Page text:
Russian Currency 500 Rubles banknote 1997

Russian Currency money 500 Rubles banknote 1997
The 500-ruble Bank of Russia note
Russian banknotes 500 Ruble note
Russian Currency 500 Rubles banknote 1997 Bank of Russia

The front of the banknote depicts the monument to Peter the Great and sailing ship "STS Sedov" in the port of Arkhangelsk.
On the back of the banknote there is Solovetsky monastery.

The 500-ruble banknote is printed on high-quality cotton paper of a light-violet hue. The protective fibres of light-green, red and violet colours are chaotically embedded in the paper. The vertical security thread with repeated text seen in the transparent light is embedded in the paper. The banknote has local watermarks in the left and right coupon fields.
The paper has local watermarks on the left and right coupon fields. In the wide coupon field there is a fragment of the monument to Peter the Great and in the narrow coupon field there is a numeric value of the denomination (value numeral 500). When the banknote is held up to the light you can see various parts of the watermarks, some of which are lighter while others are darker than the surrounding paper.

Predominant colours of the banknote are violet and blue.
The emblem of the Bank of Russia is made with optically-variable ink (OVI).
The banknote possesses several machine-readable security features.
Dimensions 150 x 65 mm.
In circulation since 01.01.1998.

Russian banknotes - Russia paper money
1997-2010 New Ruble "Cities & Monuments" Issue

5 Rubles       10 Rubles       50 Rubles       100 Rubles
500 Rubles          1000 Rubles          2000 Rubles          5000 Rubles

Peter the Great
Peter the Great (Russian: Пётр Вели́кий), Peter I (Russian: Пётр I, tr. Pyotr I) or Pyotr Alexeyevich (Russian: Пётр Алексе́евич; 9 June [O.S. 30 May] 1672 – 8 February [O.S. 28 January] 1725) ruled the Tsardom of Russia and later the Russian Empire from 7 May [O.S. 27 April] 1682 until his death, jointly ruling before 1696 with his half-brother. Through a number of successful wars he expanded the Tsardom into a much larger empire that became a major European power. He led a cultural revolution that replaced some of the traditionalist and medieval social and political systems with ones that were modern, scientific, westernized, and based on The Enlightenment. Peter's reforms made a lasting impact on Russia and many institutions of Russian government traced their origins to his reign.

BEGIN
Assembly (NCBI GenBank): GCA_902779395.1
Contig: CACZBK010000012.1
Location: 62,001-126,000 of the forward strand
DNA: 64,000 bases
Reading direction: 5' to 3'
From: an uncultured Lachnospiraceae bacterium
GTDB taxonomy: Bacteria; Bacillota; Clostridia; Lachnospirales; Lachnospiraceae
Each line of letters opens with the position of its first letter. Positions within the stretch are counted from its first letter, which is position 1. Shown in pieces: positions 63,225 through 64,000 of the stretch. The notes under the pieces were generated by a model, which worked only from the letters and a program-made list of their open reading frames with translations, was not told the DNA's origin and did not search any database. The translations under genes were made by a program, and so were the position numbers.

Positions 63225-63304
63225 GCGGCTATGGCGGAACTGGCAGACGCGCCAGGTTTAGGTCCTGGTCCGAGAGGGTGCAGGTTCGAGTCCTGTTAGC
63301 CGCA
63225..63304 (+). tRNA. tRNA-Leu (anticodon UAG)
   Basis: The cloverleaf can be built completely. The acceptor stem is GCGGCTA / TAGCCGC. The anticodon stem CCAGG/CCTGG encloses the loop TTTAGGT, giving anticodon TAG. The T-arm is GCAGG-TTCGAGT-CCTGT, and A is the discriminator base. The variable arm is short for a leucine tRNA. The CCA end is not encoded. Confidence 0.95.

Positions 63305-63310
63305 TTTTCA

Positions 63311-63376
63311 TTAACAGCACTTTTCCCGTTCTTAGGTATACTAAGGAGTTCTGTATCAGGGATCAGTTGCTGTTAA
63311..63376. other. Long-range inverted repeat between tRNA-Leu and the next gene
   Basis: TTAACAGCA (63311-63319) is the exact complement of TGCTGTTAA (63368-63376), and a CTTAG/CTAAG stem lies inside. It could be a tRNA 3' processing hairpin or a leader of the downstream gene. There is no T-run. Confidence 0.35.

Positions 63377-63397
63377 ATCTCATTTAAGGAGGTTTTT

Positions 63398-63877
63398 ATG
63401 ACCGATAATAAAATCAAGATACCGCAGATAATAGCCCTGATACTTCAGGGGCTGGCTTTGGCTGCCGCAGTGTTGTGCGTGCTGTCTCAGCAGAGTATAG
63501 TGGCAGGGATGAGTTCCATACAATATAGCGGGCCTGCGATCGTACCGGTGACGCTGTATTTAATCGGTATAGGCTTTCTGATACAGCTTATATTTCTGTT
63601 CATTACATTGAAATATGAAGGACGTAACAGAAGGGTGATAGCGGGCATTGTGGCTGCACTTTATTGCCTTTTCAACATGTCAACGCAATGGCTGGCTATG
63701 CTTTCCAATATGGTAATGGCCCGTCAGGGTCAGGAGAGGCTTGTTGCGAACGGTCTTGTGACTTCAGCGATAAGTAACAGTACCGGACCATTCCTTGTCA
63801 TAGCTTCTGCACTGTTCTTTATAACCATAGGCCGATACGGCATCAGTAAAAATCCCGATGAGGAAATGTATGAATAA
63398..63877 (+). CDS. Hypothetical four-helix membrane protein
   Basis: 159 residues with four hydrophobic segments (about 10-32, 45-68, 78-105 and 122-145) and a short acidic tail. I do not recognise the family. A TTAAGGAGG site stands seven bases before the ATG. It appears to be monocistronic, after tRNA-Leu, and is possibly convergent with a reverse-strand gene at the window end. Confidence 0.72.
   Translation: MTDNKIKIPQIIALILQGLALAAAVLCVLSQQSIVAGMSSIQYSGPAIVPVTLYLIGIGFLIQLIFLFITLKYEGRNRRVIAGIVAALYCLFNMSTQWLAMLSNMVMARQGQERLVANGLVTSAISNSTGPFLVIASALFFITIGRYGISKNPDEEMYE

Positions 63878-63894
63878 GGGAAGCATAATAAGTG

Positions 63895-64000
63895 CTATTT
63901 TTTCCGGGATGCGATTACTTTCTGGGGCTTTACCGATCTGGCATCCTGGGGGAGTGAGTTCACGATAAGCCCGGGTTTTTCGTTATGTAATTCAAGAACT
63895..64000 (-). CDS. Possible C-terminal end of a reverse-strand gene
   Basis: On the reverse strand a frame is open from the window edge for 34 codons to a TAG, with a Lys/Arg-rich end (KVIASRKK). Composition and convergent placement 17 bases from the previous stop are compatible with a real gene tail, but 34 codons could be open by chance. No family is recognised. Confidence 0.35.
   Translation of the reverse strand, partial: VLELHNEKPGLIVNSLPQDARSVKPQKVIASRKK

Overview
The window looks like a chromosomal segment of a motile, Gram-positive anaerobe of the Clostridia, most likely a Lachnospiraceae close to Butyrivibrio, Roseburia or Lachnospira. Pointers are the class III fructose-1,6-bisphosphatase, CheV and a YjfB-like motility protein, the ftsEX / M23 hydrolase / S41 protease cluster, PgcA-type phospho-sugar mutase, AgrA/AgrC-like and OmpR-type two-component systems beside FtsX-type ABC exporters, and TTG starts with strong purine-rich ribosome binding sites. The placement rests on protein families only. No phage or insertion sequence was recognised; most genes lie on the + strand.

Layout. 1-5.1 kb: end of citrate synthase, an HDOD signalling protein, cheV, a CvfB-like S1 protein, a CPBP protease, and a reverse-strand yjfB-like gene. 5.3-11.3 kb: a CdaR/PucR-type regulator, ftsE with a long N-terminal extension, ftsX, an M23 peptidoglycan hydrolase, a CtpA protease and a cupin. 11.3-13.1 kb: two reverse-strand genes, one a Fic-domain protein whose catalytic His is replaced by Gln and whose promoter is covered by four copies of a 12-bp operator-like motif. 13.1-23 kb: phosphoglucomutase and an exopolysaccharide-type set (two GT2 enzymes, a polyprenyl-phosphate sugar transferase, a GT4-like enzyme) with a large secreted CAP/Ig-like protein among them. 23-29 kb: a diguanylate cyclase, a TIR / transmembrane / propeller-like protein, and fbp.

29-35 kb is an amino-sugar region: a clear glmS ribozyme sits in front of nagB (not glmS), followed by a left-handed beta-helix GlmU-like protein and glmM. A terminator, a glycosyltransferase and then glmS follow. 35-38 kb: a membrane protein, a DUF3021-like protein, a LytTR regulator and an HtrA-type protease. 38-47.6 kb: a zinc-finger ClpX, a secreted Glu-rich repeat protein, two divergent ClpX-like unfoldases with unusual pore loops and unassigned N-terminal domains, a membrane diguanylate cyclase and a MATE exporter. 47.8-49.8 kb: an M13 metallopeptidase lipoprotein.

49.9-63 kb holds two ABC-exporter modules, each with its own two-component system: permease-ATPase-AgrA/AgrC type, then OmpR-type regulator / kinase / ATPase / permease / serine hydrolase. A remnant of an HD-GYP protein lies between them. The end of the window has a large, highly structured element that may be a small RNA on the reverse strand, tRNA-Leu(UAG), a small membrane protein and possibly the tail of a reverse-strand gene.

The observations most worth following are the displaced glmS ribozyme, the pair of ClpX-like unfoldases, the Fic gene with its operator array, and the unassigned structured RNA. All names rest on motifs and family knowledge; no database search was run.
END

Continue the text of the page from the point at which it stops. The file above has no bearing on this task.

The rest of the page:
STS Sedov
The STS Sedov (Russian: Седов), formerly the Magdalene Vinnen II (1921–1936) and the Kommodore Johnsen (–1948), is a 4-masted steel barque that for almost 80 years was the largest traditional sailing ship in operation. Originally built as a German cargo ship, the Sedov is today a sail training vessel, training cadets from the universities of Murmansk, Saint Petersburg and Arkhangelsk. She participates regularly in the big maritime international events as a privileged host and has also been a regular participant in The Tall Ships' Races.

Solovetsky Monastery
Solovetsky Monastery was the greatest citadel of Christianity in the Russian North before being turned into a special Soviet prison and labor camp (1926–1939), which served as a prototype for the Gulag system. Situated on the Solovetsky Islands in the White Sea, the monastery braved many changes of fortune and military sieges. Its most important structures date from the 16th century, when Filip Kolychev was its hegumen.

Arkhangelsk (Russian: Арха́нгельск), also known in English as Archangel and Archangelsk, is a city and the administrative center of Arkhangelsk Oblast, in the north of European Russia. It lies on both banks of the Northern Dvina River near its exit into the White Sea. The city spreads for over 40 kilometers (25 mi) along the banks of the river and numerous islands of its delta. Arkhangelsk was the chief seaport of medieval and early modern Russia until 1703. A 1,133-kilometer-long (704 mi) railway runs from Arkhangelsk to Moscow via Vologda and Yaroslavl, and air travel is served by the Talagi Airport and a smaller Vaskovo Airport. As of the 2010 Census, the city's population was 348,783, down from 356,051 recorded in the 2002 Census, and further down from 415,921 recorded in the 1989 Census.